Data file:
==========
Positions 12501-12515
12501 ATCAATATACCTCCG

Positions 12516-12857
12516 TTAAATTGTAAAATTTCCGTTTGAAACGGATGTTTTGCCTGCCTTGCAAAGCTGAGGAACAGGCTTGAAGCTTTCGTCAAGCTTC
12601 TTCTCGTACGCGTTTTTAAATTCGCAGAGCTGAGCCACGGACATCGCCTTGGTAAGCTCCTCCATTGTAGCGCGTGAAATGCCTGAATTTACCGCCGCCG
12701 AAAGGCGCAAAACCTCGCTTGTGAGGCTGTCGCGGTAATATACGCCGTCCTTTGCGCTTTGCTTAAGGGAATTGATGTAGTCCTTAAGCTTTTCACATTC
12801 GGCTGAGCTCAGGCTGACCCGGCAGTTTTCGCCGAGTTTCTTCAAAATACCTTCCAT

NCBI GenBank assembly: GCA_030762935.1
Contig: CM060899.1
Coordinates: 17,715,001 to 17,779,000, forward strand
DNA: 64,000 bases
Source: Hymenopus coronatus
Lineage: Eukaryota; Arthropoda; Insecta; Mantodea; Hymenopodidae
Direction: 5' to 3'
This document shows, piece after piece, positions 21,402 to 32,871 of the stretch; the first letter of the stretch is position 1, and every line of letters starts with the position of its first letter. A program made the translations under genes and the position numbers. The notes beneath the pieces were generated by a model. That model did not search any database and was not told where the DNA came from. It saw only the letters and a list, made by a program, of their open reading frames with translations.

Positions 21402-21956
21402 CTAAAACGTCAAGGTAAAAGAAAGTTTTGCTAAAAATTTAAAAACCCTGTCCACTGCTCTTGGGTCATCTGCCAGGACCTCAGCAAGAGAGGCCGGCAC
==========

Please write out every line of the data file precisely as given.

Positions 12501-12515
12501 ATCAATATACCTCCG

Positions 12516-12857
12516 TTAAATTGTAAAATTTCCGTTTGAAACGGATGTTTTGCCTGCCTTGCAAAGCTGAGGAACAGGCTTGAAGCTTTCGTCAAGCTTC
12601 TTCTCGTACGCGTTTTTAAATTCGCAGAGCTGAGCCACGGACATCGCCTTGGTAAGCTCCTCCATTGTAGCGCGTGAAATGCCTGAATTTACCGCCGCCG
12701 AAAGGCGCAAAACCTCGCTTGTGAGGCTGTCGCGGTAATATACGCCGTCCTTTGCGCTTTGCTTAAGGGAATTGATGTAGTCCTTAAGCTTTTCACATTC
12801 GGCTGAGCTCAGGCTGACCCGGCAGTTTTCGCCGAGTTTCTTCAAAATACCTTCCAT

NCBI GenBank assembly: GCA_030762935.1
Contig: CM060899.1
Coordinates: 17,715,001 to 17,779,000, forward strand
DNA: 64,000 bases
Source: Hymenopus coronatus
Lineage: Eukaryota; Arthropoda; Insecta; Mantodea; Hymenopodidae
Direction: 5' to 3'
This document shows, piece after piece, positions 21,402 to 32,871 of the stretch; the first letter of the stretch is position 1, and every line of letters starts with the position of its first letter. A program made the translations under genes and the position numbers. The notes beneath the pieces were generated by a model. That model did not search any database and was not told where the DNA came from. It saw only the letters and a list, made by a program, of their open reading frames with translations.

Positions 21402-21956
21402 CTAAAACGTCAAGGTAAAAGAAAGTTTTGCTAAAAATTTAAAAACCCTGTCCACTGCTCTTGGGTCATCTGCCAGGACCTCAGCAAGAGAGGCCGGCAC